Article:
Architects: Caliper Studio
Location: Greenwich Village, New York, United States of America
Structural Engineer: Gilsanz Murray Steficek
Mep Engineer: D’Antonio Consulting Engineers
Waterproofing Consultant: James Gainfort
Landcape Design: VertNY
General Contractor: Riverside Builders
Photographs: Ty Cole
Selected for this year’s Emerging Voices of the Architectural League of New York, PRODUCTORA of Mexico City will be delivering a lecture this Thursday, March 28th, at 7:00pm at the Scholastic Auditorium. PRODUCTORA was selected for their distinct design voice and their potential to influence architecture on a global scale. Being named an Emerging Voice is one of the most coveted awards in North American architecture, and the program has an excellent thirty year track record of identifying and nurturing firms that go on to have influential practices.
Other winning firms included in this year’s selection are Cao-Perrot Studio of Los Angeles and Paris, DIGSAU of Philadelphia, dlandstudio of Brooklyn, Gracia Studio of Tijuana and San Diego, MASS Design Group of Boston and Kigali, Rwanda, Ogrydziak Prillinger Architects of San Francisco, and SO-IL of New York City. For more information on the event, please visit here.
Location: New York, USA
Project Team: Guido Furlanello, Peter L. Gluck, Thomas Gluck, Jason Kreuzer, Scott Scales, Jeff Straesser, Robert Holton, Shlomit Levav, AB Moburg-Davis, Jason Walls
Structural Engineer: Robert Silman Associates P.C.
Mep Engineer: Rodkin Cardinale Consulting Engineers P.C.
Photographs: Raimund Koch, Erik Freeland
Skyhouse is a house in the sky, a residential penthouse located at the summit of one of the earliest surviving skyscrapers in New York City and situated within the incomparable vertical cityscape of Lower Manhattan. The project involved the construction of a set of unique living spaces inside a decorative penthouse structure which had never before been used as a residence… The spaces of this residence and the vistas channeled through it ascend and descend through all four levels of the penthouse structure and into the three-dimensional cityscape surrounding it in every direction.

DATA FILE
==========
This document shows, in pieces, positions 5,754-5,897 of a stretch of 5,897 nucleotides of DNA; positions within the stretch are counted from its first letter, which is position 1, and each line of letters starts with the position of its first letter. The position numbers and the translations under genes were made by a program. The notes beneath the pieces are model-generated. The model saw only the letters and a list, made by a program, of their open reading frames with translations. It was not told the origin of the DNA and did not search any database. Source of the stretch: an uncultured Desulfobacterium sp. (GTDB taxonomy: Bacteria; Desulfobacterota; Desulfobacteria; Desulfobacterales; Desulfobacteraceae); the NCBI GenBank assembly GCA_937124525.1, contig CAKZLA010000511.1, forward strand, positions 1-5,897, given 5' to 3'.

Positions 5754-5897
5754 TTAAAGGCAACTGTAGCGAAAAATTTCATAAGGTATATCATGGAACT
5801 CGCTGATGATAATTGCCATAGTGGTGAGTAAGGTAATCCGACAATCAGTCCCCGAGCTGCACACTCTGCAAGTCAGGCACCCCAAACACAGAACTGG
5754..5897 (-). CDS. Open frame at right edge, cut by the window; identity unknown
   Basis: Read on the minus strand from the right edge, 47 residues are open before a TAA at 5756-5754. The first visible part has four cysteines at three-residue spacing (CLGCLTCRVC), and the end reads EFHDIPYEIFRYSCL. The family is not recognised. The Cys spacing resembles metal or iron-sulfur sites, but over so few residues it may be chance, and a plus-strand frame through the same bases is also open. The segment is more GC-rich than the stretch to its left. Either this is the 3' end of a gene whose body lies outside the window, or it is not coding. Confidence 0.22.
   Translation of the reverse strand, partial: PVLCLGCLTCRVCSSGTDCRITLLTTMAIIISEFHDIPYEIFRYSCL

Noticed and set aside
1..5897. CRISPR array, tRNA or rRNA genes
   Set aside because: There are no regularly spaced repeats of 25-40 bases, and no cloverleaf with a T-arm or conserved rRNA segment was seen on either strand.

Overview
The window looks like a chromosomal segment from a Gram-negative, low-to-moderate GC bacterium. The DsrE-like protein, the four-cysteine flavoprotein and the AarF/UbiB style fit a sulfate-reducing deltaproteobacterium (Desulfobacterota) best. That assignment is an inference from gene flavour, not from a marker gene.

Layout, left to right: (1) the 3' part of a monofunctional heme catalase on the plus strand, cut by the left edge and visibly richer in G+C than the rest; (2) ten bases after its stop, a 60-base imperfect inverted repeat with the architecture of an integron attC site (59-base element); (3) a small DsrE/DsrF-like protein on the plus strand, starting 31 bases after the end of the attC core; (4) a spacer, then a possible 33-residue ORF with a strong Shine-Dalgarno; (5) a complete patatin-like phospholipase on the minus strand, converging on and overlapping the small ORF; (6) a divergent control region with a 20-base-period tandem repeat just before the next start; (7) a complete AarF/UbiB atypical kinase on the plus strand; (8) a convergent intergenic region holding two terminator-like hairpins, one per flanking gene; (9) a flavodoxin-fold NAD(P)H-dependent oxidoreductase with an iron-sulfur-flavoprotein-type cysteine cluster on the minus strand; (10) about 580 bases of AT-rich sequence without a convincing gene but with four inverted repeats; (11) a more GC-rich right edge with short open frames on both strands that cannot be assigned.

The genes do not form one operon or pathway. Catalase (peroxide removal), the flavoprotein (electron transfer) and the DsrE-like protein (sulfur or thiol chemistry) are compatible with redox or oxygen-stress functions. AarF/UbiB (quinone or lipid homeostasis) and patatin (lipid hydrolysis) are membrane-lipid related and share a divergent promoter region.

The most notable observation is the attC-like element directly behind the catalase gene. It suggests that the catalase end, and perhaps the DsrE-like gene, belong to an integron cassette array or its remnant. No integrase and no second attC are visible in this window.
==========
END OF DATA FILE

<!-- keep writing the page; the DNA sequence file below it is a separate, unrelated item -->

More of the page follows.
The Woolworth Building @ 100 Exhibtion, taking place at the Skyscraper Museum in New York City until July 14, 2013, celebrates its centennial year in the process of conversion, with office space remaining below and luxury residences planned for the upper tower. Still radiant on the lower Manhattan skyline, the landmark heralds both the past and future of New York as it became the preeminent silhouette on the New York skyline and took the title of world’s tallest office building in 1913 when eighty thousand incandescent bulbs illuminated the New York night. The brilliant spectacle was a career-crowning achievement for the tower’s owner, the five-and-dime store king Frank W. Woolworth, who paid for the skyscraper with his personal fortune and took a hands-on role in every decision of its design. For more information on the event, please visit here.
Throughout history, people have spent a great deal of time pondering what the future holds. Scientific discovery and technological innovation – along with rebellious androids, zombies, flying cars, hover crafts, visiting aliens – have been consistently used as stereotypes that emerge in predictions for our imagined future. And while Hollywood was busy exploring dystopian scenarios of this near-future, architects were composing utopian images of an optimistic vision for cities.
Architects have built careers upon predicting what cities can potentially become – developing forms, functions, plans and visions of possibilities in the social, political, economic and cultural realms through architecture. In 1962, Mayor Robert Wagner of NYC predicted a culturally diverse, economically viable, global city for New York in 2012. In 1988, Los Angeles Times Magazine gave its 25-year forecast for Los Angeles in 2013, predicting what a life for a family would be like, filled with robots, electric cars, smart houses and an abundance of video-conferencing. Find out how their predictions fared after the break.